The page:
Catalogue entry

James Abbot McNeill Whistler 1834–1903

T01571 Nocturne: Blue and Silver - Chelsea 1871

Signed with a butterfly and dated‘71’ in a cartouche at bottom. The frame, designed by Whistler, is also signed with a butterfly motif.
Oil on panel, 19 11/16 x 23 15/16 (50 x 60.8).
Presented to the National Gallery by the Misses Rachel F. and Jean I. Alexander under the terms of a Deed of Gift 1959; entered the collection as N06418 in 1972.Transferred to the Tate Gallery 1972.
Coll: Purchased from the artist by William Cleverley Alexander 1871; his daughters Rachel and Jean Alexander.
Exh: Dudley Gallery, 1871 (265); Grosvenor Gallery, 1879 (192); Société des XX, Brussels, 1884; Goupil Gallery, 1892 (18); Burlington Fine Arts Club, 1902 (34); Royal Scottish Academy, Edinburgh, 1904 (250); International Society of Sculptors, Painters & Gravers, 1905 (West Room, 31); Ecole des Beaux Arts, Paris, 1905 (72); Whitcchapel Gallery, Spring 1907 (Upper Gallery, 33); Burlington Fine Arts Club, 1910 (25); Tate Gallery, 1912 (21); The New English Art Club Retrospective Exhibition, Spring Gardens Gallery, 1925 (149); Royal Glasgow Institute of Fine Arts, 1937 (484); Two Hundred Years of British Painting, New York, St Louis, and San Francisco, 1956–7 (118); Arts Council Gallery, London and Knoedler Galleries, New York, 1960 (26); The Alexander Gift, National Gallery, 1972.
Lit: E. R. & J. Pennell, The Life of James McNeill Whistler, 1908, I, repr. facing p.162; Denys Sutton, Nocturne; The Art of James McNeill Whistler, 1963, p.64, repr. in col. pl.III.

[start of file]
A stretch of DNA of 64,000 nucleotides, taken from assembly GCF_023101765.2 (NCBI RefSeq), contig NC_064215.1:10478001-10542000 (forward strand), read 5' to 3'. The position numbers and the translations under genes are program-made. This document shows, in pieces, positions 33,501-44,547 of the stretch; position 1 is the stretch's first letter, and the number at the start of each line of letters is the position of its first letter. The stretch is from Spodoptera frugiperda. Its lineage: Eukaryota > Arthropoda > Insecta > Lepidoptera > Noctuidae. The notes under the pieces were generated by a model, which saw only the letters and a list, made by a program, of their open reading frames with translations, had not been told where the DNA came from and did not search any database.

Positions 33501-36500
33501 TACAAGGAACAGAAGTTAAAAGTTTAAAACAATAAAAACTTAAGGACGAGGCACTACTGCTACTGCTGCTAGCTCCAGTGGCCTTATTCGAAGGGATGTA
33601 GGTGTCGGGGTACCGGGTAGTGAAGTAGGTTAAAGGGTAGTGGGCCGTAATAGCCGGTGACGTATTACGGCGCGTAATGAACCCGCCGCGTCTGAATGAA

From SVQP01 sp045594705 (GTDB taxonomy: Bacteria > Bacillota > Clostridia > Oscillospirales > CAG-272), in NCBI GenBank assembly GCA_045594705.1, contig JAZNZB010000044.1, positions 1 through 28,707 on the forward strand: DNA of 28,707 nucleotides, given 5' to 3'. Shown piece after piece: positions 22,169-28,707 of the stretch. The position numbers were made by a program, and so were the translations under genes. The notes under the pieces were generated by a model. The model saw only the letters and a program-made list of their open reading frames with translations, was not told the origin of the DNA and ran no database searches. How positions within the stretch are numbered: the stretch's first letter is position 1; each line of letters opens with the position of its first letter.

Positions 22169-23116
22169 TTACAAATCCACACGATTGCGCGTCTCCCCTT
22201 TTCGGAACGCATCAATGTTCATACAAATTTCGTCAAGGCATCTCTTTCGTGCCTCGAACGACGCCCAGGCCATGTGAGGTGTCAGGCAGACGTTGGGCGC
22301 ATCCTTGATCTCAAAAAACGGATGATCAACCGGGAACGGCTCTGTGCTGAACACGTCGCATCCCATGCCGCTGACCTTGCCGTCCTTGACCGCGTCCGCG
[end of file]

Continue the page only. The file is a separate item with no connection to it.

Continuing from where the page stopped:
This is probably the earliest of Whistler’s ‘Nocturnes’. First exhibited at the Dudley Gallery in 1871 as ‘Harmony in Blue-green— Moonlight’, its title had been changed to ‘Nocturne in Blue-Green’ by the time it was next exhibited, at the Grosvenor Gallery in 1879. A label on the back, perhaps in Whistler’s hand, reads: ‘“Nocturne in Blue Green/Nocturne en Bleu vert— “/J.A.M. Whistler, London’. At the Goupil Gallery in 1892, however, the picture appeared as ‘Nocturne Blue and Silver— Chelsea’. Whistler adopted the term ‘Nocturne’ in 1872 on F. R. Leyland’s suggestion. In a letter, presumably of that year, he wrote to Leyland: ‘I say, I can’t thank you too much for the name “Nocturne” as the title for my moonlights. You have no idea what an irritation it proves to the critics and consequent pleasure to me; besides, it is really so charming, and does so poetically say all I want to say and no more than I wish!’ (Val Prinsep, ‘A Collector’s Correspondence’, Art Journal, 1892 p.252; the original letter is in the Library of Congress, Washington.)

T01571 was painted at Whistler’s house at 2 Lindsey Row (96 Cheyne Walk). The view is from the Battersea side of the river, looking towards Chelsea church. The picture was bought from the Dudley Gallery exhibition by William Cleverley Alexander who afterwards commissioned Whistler to paint portraits of his daughters Cicely and Agnes Mary Alexander (Tate Gallery, N04622, N05964).

Published in The Tate Gallery Report 1972–1974, London 1975.